Now that Baltimore's new downtown baseball park is in place, drawing crowds, creating excitement and stimulating the economy, it's time for the next step: Convincing the National Football League it should be a part of the same kind of a setting.
Herbert Belgrad, chairman of the Maryland Stadium Authority, has every intention of inviting commissioner Paul Tagliabue, his family and friends to Baltimore for a hands-on inspection. They can see it, touch it and imagine what the same community is prepared to do for the NFL any time it flashes the green light.
Members of the league's expansion committee, chosen to recommend which two cities from among Baltimore, Oakland, St. Louis, Charlotte, Memphis, Jacksonville and Sacramento are awarded teams for 1994, would be overwhelmed with the location, construction and the rampant enthusiasm they would find.
It would show them Baltimore knows how to prepare, implement and complete a first-rate stadium project. No other city, among those extending bids, can make that claim. Then the NFL will be able to envision, with concrete and mortar proof, what Baltimore is capable of doing for one of its franchises. This, in turn, benefits the entire league.
That will get their attention. Belgrad had originally given thought to having Tagliabue and the NFL expansion delegation in Baltimore for Opening Day on April 6. "But I thought there would be so much going on with the ceremonies and other details," he explained, "that it wouldn't be appropriate to have them here as guests when you wouldn't be able to spend a relaxed time with them."
Correct. Along with providing the NFL luxury box seats at an Orioles game, there could be introductions to important members of the business community, plus visits to Little Italy, Fort McHenry, the World Trade Center, Caves Valley Golf Club, Babe Ruth's Birthplace, Edgar Allen Poe's grave, Johns Hopkins University and Hospital, Lexington Market, Washington Monument, Dundalk Marine Terminal and a yacht-tour of the Inner Harbor.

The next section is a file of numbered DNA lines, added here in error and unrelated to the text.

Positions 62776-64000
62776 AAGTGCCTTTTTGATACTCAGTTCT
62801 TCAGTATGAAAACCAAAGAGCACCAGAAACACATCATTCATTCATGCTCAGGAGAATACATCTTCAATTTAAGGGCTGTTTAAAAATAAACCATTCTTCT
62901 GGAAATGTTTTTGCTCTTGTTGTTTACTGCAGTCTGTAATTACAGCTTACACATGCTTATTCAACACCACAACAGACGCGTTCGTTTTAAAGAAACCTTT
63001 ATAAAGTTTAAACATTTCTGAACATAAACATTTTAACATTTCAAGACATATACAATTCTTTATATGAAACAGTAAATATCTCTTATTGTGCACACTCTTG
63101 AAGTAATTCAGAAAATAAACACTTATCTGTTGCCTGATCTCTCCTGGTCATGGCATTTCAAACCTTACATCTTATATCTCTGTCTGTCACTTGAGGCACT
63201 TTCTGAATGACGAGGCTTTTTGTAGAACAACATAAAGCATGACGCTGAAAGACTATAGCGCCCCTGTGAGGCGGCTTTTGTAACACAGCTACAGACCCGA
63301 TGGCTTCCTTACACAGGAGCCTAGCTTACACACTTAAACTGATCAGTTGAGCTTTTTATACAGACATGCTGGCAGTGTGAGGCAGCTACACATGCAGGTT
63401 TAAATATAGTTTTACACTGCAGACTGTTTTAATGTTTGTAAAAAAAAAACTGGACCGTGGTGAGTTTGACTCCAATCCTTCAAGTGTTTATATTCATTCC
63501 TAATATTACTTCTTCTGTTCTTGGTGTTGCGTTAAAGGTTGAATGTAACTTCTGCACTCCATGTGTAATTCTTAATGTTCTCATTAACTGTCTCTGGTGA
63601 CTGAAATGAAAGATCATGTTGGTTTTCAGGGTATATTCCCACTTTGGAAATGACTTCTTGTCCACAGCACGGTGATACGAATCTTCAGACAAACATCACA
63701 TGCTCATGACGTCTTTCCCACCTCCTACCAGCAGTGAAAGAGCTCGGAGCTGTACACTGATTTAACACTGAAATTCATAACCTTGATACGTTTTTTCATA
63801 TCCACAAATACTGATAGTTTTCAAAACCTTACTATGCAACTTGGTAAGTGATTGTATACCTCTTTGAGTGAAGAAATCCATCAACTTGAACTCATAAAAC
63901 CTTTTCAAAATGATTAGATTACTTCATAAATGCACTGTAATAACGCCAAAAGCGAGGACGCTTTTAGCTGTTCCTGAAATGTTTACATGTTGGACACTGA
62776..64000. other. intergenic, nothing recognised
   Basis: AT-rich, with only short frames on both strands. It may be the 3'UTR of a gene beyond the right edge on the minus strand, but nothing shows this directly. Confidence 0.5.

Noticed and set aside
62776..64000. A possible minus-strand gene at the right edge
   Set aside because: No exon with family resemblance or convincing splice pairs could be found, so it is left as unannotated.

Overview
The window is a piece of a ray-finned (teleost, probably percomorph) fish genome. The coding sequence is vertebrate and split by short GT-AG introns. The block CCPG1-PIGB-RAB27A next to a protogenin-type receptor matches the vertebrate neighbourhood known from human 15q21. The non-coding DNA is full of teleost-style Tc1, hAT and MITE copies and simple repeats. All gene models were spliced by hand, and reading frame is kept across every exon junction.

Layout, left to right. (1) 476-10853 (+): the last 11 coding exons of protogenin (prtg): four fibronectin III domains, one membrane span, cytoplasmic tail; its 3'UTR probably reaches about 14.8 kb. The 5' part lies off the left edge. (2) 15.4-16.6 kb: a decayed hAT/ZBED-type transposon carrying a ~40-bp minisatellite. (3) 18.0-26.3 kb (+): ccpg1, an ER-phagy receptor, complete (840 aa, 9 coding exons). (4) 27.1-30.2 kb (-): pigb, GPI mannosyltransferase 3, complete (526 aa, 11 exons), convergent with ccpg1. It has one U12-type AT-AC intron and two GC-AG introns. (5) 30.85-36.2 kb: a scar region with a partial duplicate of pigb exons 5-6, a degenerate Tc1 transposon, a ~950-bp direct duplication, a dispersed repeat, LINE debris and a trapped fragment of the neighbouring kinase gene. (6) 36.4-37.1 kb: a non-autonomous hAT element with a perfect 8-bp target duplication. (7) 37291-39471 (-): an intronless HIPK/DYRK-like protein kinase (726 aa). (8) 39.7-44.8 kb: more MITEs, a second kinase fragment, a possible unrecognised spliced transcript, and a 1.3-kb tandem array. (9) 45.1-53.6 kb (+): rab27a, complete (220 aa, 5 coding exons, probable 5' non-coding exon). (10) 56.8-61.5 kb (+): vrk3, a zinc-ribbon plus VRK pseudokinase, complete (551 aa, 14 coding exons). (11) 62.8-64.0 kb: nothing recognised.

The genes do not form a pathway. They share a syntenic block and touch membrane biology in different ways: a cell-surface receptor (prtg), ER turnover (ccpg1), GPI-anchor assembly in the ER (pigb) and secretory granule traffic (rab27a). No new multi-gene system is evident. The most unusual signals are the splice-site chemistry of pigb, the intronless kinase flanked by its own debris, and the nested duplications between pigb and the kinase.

Included in the itinerary would be an updated inspection of Memorial Stadium -- where the echo never dies. The Colts Band, as a surprise, could be at parade rest, snap to attention and break into the old team fight song when the NFL visitors arrive. Imagine the impact such a reception would produce.
Tagliabue and associates also would be able to see the stadium is in better physical condition than when the Colts left in 1984. It's still standing and waiting to provide temporary housing for a football team until another companion facility, even larger and possibly domed, can be created on downtown property near where the Orioles play.
While other cities promise and make extravagant claims, jTC Baltimore can point to a ballpark that was funded by a unique lottery plan and is drawing a record acceptance from the public. The NFL always likes to get in on the action. And this will certainly draw their interest.
Looking at stadium diagrams, blueprints and models isn't anything new. But to actually have a ballpark in front of them, with teams on the field and paying spectators in the seats, will be something no other city can even begin to produce at this time. It will, in one glance, give Baltimore an edge on the other candidates.
For those owners who loathe baseball then they can be accommodated at the park on a date when the Orioles are on the road. But provide a lineup of non-stop entertainment and let them select what they want to do, such as playing golf, tennis, crabbing, fishing, pitching horseshoes. They could even meet or be reintroduced to John Unitas, the greatest quarterback of them all.
Whatever it takes to impress Tagliabue and the expansion committee ought to be done. And it should, by all means, be arranged before the NFL teams head for training camp. Possibly a trip to the Preakness, tied in with an inspection of the new ballpark, would be another appropriate way for Baltimore to "showcase" itself.
Baltimore has a natural advantage in the new park coming to reality that it needs to merely display -- not necessarily exploit -- for its own best interests.